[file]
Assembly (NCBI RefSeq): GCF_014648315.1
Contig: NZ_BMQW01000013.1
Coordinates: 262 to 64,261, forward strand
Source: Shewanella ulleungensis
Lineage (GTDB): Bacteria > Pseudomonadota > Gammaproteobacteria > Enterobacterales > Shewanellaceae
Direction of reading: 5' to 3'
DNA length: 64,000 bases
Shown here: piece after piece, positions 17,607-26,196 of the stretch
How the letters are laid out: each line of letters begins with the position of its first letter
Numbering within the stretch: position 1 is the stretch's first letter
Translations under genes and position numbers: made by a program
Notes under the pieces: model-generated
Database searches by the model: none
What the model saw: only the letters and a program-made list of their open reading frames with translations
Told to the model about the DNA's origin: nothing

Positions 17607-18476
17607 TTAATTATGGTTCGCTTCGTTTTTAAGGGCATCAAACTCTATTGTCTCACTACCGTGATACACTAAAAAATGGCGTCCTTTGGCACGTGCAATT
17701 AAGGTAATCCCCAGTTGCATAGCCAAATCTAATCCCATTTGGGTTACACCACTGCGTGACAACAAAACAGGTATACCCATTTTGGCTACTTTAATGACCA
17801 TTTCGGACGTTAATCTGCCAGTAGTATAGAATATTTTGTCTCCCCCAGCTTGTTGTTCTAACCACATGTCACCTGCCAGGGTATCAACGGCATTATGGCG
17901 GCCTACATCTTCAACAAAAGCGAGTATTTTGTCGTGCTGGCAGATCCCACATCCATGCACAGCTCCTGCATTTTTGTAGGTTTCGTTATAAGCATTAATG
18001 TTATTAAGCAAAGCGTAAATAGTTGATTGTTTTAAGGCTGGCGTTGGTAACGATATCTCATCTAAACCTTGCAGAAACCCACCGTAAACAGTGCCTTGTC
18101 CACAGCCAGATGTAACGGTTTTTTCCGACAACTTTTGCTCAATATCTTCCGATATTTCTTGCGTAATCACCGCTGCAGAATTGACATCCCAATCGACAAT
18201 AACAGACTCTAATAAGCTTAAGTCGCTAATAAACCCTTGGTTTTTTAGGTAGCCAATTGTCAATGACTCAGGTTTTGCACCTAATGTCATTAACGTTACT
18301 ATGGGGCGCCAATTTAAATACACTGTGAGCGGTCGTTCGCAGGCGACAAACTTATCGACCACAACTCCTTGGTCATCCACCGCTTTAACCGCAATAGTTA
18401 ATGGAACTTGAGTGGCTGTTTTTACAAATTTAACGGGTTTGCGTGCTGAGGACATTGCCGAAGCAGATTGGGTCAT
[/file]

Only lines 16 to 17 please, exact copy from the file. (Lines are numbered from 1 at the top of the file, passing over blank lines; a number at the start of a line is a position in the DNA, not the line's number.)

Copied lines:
Positions 17607-18476
17607 TTAATTATGGTTCGCTTCGTTTTTAAGGGCATCAAACTCTATTGTCTCACTACCGTGATACACTAAAAAATGGCGTCCTTTGGCACGTGCAATT